Typically, the format-specific meta data files consist of data gleaned from
both the XML topics and the topic map. For example, to create an HTML Help
1.x .hhc file (which is essentially just a set of nested unordered HTML
lists, where each list item contain a topic heading and, optionally, a topic
file path), you need to combine the TOC hierarchy and file paths from the
topic map with the heading text from each topic. And to create a .hhk
(keyword index) file, you need to use the topic map to collect index entries
defined in each topic.

I'd like to supply a topic map to a single XSLT stylesheet, and have that
XSLT stylesheet output, for example (for HTML Help 1.x):

- The topics referred to in the map, transformed to (X)HTML (or, if they
began life as XHTML, transformed to some simplified XHTML; without, for
example, development-environment specific <meta> elements)... I'm assuming
here a one-to-one relationship with the original topic source files and
these resulting (X)HTML files.
- .hhc
- .hhk
- .hhp

I'd really appreciate advice on the most efficient way to manage the
processing of all this stuff between the various templates in the XSLT style

For example (again, for HTML Help 1.x): to produce the .hhc, I need to parse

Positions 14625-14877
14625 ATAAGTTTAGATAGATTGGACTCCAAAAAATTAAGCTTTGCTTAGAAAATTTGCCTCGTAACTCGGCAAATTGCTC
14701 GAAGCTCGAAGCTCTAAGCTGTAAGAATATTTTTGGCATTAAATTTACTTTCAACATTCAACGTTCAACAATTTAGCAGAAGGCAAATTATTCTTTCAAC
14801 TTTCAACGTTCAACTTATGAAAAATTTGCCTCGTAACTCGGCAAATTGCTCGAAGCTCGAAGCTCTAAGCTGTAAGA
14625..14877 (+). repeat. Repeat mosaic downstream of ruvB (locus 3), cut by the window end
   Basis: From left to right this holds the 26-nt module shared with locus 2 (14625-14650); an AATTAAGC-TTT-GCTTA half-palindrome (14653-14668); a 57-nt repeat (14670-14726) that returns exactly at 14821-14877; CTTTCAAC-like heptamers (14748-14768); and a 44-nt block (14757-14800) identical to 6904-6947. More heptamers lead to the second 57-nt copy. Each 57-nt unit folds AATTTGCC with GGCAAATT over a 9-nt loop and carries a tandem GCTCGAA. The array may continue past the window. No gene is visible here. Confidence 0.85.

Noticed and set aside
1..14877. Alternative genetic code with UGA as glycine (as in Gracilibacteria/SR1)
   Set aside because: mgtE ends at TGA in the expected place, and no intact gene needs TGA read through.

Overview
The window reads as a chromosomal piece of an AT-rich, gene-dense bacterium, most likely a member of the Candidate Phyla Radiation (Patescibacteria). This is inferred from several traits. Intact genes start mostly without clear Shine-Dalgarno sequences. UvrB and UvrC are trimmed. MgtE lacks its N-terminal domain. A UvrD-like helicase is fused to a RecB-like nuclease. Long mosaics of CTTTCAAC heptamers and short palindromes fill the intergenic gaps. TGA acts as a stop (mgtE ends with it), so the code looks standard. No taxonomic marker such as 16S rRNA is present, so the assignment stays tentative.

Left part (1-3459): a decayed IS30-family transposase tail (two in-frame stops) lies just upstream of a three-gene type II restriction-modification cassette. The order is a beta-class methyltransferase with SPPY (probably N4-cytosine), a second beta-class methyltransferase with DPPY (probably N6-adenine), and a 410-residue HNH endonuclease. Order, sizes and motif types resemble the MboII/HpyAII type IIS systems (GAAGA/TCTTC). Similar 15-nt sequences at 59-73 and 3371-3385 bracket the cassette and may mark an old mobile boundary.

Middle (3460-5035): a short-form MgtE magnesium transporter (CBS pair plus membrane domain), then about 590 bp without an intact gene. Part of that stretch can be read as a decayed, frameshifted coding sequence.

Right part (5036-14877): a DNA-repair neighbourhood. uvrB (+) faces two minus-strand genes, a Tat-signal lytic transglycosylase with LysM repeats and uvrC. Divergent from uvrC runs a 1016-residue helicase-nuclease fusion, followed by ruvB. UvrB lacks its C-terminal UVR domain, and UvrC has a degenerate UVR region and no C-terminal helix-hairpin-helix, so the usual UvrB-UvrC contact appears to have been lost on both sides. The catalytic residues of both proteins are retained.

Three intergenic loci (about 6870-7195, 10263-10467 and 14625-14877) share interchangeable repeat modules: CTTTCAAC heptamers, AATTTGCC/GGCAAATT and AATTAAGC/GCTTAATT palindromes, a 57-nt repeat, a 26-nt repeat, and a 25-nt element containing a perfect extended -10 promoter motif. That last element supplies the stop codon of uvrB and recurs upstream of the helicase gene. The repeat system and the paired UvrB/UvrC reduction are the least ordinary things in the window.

the input topic map and retrieve the headings from each topic. Easy: match
the topic map root element, traverse the topic map items, and use their
topic file paths in conjunction with the document function to get the
headings for each topic.  And the .hhp is just as straightforward. But I'm
trying to conceive of some way of accessing each topic once only, to extract
the heading text for the .hhc, the index keywords for the .hhk, and the
content for the simplified XHTML.

Can anyone point me to an example, or offer guidance on the XSLT style sheet
design? To recap: I want a *single* XSLT style sheet (okay; it will probably
import style sheets for each "component") that takes as input a topic map,
and outputs HTML files and format-specific meta files. I'd like the internal
processing to be streamlined, so that topics are only opened once (or am I
making it unnecessarily hard for myself, by making this a requirement?).

And finally... I know, this is probably asking too much... since the
transformations to Eclipse Help, HTML Help 1.x, or MS Help 2 all involve
pretty much the same sort of processing (such as merging map hierarchy with
topic titles), I'm wondering how hard it would be to have a generalized XSLT
stylesheet for creating "HTML plus format-specific meta data" from "topics
(containing contents amd some imbedded meta data) plus topic map (topic
hierarchy and some other meta data)". Where the output format is specified
as an XSLT parameter that acts as a switch to select format-specific
template processing... or even... the topic map itself specifies the desired
output formats, and the XSLT style sheet produces them all in a single
pass... (not iteratively: call XSLT stylesheet with output parameter set to
"Eclipse", then call it again with output parameter set to "HTML Help",
then...) Am I dreaming?

Graham Hannington